Define 'read'

Let's start by considering the dubious use of the word 'read' in this application.

As youngsters we are taught to read and write English in school. At some point around the ages of six or eight the job is more or less completed. Of course integrating technical, industrial, medical and professional terms is a life-long process, but once we can read, we can read. A logical assumption then is that once a person can read music, they can read music, and as usual with assumptions, this one just causes confusion.

Unlike learning to regale tales of Dick and Jane, there are many degrees or altitudes of being able to read music, for example:
  • from getting most of the words right the first time through, to being able to correctly sight-sing a piece given only the starting note;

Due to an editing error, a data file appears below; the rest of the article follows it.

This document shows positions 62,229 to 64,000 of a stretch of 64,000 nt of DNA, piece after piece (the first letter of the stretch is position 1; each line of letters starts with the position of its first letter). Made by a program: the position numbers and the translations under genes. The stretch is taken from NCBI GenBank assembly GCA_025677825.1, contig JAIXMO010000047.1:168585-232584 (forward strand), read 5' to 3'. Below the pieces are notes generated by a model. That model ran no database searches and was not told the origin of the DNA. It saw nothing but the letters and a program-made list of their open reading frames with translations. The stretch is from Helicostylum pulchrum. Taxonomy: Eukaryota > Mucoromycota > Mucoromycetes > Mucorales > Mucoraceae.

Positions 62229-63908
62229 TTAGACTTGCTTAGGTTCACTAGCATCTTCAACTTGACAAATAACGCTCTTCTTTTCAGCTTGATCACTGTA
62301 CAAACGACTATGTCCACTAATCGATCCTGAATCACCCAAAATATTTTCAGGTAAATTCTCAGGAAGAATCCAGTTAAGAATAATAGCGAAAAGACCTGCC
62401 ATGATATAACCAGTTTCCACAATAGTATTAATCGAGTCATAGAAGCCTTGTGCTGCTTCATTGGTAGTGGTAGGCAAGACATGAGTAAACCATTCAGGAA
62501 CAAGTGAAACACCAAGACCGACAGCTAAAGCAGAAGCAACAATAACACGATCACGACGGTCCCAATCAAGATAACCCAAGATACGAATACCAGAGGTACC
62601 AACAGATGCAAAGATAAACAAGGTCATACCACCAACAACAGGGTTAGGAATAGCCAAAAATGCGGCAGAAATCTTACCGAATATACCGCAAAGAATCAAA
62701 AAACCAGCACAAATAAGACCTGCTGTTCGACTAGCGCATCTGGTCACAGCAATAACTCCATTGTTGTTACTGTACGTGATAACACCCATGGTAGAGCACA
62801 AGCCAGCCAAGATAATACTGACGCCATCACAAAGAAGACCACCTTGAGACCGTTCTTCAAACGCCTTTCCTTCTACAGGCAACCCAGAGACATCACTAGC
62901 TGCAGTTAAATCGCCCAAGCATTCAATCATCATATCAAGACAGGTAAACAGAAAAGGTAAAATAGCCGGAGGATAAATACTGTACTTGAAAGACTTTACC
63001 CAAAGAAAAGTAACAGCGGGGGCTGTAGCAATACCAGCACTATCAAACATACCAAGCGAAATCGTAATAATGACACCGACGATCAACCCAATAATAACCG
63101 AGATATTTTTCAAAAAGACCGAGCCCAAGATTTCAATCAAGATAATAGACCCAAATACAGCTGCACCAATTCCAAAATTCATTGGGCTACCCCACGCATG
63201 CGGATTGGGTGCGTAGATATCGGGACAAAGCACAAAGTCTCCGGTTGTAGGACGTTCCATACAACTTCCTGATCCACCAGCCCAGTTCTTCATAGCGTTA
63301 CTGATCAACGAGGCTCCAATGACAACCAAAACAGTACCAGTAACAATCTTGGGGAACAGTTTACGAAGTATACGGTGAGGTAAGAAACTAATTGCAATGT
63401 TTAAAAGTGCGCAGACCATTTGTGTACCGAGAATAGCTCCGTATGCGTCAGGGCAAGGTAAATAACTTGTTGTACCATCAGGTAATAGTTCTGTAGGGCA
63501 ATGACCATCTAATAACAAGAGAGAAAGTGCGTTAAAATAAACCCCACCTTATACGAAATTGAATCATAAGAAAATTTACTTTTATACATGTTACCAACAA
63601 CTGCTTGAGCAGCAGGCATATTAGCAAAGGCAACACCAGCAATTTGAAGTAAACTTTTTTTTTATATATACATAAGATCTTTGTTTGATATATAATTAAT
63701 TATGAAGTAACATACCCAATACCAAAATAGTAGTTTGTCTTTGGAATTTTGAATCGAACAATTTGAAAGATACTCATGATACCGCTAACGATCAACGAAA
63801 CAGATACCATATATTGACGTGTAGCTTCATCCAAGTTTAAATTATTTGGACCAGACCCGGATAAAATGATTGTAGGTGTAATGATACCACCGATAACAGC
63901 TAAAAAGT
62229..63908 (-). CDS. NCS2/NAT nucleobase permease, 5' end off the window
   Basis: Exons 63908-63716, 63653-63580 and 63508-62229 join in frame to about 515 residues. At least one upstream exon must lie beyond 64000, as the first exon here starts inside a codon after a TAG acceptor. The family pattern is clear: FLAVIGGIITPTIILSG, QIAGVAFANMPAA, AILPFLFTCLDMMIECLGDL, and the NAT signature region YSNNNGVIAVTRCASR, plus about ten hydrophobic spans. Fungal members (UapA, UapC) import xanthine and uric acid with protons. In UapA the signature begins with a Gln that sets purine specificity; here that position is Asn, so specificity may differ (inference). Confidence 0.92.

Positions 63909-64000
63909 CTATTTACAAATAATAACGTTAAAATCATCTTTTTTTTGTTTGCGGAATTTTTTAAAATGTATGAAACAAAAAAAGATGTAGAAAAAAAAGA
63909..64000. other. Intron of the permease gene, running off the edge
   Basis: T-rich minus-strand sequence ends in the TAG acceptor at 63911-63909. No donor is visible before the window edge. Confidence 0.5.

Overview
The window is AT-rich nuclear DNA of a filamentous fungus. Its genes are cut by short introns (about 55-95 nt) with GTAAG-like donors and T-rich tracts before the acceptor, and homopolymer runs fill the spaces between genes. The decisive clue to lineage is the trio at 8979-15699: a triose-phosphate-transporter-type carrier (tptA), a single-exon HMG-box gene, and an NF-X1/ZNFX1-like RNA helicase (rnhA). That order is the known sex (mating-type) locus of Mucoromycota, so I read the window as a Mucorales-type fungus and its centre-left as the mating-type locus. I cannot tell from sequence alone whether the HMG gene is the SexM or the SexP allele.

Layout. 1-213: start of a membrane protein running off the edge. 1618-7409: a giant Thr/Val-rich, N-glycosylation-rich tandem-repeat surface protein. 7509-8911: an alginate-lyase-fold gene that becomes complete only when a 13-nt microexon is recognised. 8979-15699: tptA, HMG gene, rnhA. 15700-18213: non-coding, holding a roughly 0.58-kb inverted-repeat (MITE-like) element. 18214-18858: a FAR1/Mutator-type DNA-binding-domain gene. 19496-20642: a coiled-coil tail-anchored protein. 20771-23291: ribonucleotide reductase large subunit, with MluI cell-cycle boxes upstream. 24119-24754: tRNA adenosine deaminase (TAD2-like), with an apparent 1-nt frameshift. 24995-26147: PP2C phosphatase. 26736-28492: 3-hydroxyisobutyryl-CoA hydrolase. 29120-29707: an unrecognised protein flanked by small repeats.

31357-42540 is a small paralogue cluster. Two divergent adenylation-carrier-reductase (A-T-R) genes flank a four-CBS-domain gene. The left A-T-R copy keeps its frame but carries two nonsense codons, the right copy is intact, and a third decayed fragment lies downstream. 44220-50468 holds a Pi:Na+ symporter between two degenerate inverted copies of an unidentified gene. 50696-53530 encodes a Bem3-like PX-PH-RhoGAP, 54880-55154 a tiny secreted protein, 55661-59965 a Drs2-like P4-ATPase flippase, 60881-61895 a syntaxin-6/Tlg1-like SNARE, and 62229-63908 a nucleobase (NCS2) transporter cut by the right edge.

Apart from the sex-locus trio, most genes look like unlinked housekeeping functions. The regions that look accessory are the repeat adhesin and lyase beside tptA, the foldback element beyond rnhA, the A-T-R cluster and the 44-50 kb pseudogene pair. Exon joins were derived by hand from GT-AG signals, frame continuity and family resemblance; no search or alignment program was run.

• from being able to name the notes on the staff with regards to 'everyone of those good boys that did fine', to knowing how to decipher music written for treble instruments and bass instruments and the all instruments in between;
  • from being able to follow a melody line, to interpreting an orchestral score.
No matter how well someone in your choir might 'read', there is almost certainly someone down the street or around the corner whose skills are deeper, broader and/or more versatile. There is no need to be intimdated or shy; we are all improving our music reading skills every day.

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